Reaching out to discerning adult viewers across two media, Netflix is releasing its ambitious “Beasts of No Nation” for online streaming and theatrical showing simultaneously. With this terrific, intense drama about child soldiers in Africa, writer-director Cary Fukunaga confirms his status as a star in cinema (with compelling work in “Sin Nombre” and “Jane Eyre”) and on the home screen (helming the first season of HBO’s “True Detective”). If there is a viewpoint or genre outside his grasp, we have not met it in this striking, muscular thriller.
The film’s ferocious story, adapted from the novel by Uzodinma Iweala, focuses on young Agu (Abraham Attah), a playful boy of about 7. He lives in an unnamed sector of the continent, near undefined fighting. The film keeps that combat at a distance for more than a quarter-hour, giving us a view of Agu’s mischievous nature, equally upsetting and delighting his churchgoing family and naughty friends. The only threat comes from an old woman who gives Agu and his immature pals a devil’s curse for being disrespectful, a threat that doubles as a warning for the film’s viewers.
By the time we have come to care for Agu, the safety of life in the protected zone begins to crumble. The battle between government troops and rebels moves in; Agu loses his loving relations, and a magnetic guerrilla commander (Idris Elba) inducts him into his barbaric faction. What goal is he fighting for? It hardly matters.
The leader becomes Agu’s satanic mentor, framed in low-angle shots like a child’s gaze up at a grown man. As the warm sunshine of the opening scenes fades to dark night, Agu becomes part of a ragtag children’s militia, trained to carry lethal weapons and carry out deadly orders.
As he is pushed ever deeper into sadistic violence, the film’s panoramic cinematography evolves impressively. In one breathtaking sequence we see Agu’s gung-ho young triggermen firing at runaway civilians. The child soldiers and their victims run full clip (and with stunning battle choreography) through a forest whose foliage has fronds red as blood.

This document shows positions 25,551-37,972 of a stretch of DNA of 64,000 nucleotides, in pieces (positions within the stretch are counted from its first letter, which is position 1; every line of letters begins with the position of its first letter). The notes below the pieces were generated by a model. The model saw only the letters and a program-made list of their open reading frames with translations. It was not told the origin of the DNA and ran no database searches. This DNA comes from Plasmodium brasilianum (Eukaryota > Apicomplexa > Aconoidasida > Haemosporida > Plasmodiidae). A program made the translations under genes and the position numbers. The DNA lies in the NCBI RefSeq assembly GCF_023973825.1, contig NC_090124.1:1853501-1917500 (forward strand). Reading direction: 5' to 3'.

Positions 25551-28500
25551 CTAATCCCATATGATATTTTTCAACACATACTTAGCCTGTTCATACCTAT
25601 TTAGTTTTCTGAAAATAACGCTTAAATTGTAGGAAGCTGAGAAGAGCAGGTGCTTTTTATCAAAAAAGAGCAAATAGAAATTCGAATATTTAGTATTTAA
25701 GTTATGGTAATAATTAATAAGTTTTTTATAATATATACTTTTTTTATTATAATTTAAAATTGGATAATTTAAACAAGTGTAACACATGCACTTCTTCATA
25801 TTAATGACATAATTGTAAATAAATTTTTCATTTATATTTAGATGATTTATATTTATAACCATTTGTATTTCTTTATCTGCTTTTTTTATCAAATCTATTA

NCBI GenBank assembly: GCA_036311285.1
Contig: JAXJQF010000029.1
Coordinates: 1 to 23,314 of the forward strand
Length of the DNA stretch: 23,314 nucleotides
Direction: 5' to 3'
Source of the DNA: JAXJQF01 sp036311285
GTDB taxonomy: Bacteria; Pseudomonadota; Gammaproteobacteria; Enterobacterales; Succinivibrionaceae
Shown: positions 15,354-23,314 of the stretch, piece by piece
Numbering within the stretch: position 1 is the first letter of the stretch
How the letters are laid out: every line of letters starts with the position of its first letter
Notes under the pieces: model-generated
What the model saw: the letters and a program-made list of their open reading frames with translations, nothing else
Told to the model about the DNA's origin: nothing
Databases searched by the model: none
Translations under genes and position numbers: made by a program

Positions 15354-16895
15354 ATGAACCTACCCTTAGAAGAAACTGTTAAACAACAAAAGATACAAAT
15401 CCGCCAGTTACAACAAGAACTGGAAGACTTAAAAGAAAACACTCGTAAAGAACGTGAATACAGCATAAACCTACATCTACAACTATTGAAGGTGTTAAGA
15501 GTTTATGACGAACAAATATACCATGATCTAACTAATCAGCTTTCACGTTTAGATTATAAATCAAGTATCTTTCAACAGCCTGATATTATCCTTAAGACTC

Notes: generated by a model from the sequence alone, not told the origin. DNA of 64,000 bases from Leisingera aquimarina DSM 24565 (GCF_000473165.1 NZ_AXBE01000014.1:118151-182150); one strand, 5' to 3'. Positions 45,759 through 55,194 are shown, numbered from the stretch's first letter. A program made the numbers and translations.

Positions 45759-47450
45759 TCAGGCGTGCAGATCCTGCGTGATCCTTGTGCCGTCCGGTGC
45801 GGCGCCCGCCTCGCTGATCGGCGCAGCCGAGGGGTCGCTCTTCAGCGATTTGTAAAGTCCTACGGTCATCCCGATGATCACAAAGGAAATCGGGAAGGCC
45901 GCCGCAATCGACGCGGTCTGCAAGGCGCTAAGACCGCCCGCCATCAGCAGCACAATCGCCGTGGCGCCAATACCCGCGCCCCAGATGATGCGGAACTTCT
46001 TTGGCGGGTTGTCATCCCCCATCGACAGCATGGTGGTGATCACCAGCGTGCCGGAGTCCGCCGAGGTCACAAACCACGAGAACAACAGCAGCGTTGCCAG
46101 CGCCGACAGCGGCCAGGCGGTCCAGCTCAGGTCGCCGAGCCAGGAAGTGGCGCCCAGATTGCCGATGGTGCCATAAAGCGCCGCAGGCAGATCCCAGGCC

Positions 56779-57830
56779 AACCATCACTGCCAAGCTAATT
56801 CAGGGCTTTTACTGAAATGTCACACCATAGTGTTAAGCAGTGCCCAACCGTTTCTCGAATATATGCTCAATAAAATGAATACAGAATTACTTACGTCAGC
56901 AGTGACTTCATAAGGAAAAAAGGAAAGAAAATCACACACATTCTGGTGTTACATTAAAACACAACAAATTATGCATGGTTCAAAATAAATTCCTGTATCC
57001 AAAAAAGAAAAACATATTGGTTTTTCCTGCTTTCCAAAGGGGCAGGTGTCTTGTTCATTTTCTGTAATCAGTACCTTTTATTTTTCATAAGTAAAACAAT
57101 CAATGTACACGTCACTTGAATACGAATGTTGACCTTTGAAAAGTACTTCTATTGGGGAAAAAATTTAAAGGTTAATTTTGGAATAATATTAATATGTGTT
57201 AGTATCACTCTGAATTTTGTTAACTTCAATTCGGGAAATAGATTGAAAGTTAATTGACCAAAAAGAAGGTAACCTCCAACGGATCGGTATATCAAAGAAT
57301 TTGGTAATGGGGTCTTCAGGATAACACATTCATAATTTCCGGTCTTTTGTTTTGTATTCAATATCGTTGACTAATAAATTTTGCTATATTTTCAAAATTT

By the time the film reaches the deep, dark abyss, we have seen appalling bloodshed of humans battered with machetes and automatic rifles. Although it’s hard not to flinch every time a bullet fires, these are not shock tactics, but frightening parts of a compassionate, well-crafted film.
The cast is impressive top to bottom, Elba sensational as ever in the role of the paternalistic rebel officer who talks his troops into risking self-sacrifice. He’s a thrilling screen presence, even in a dialogue-free scene showing his rising impatience as officeholders at the capitol keep him waiting for a meeting.
Every bit as impeccable is Attah (named best young actor at the Venice Film Festival), who holds each emotionally deep, demanding scene with the power of a new star.
There could hardly be a subject as difficult as this, but it is handled with savage, startling creativity. Of all the deaths we witness, none is more ferocious than the drumbeat extermination of innocence.
‘Beasts of No Nation’
☆ ☆ ☆ ☆
Cast: Abraham Attah, Emmanuel Affadzi, Ricky Adelayitor, Idris Elba.
Writer-director: Cary Fukunaga (based on the novel by Uzodinma Iweala.
Running time: 137 minutes. In English and subtitled Twi.
Rating: Unrated (Extensive violence).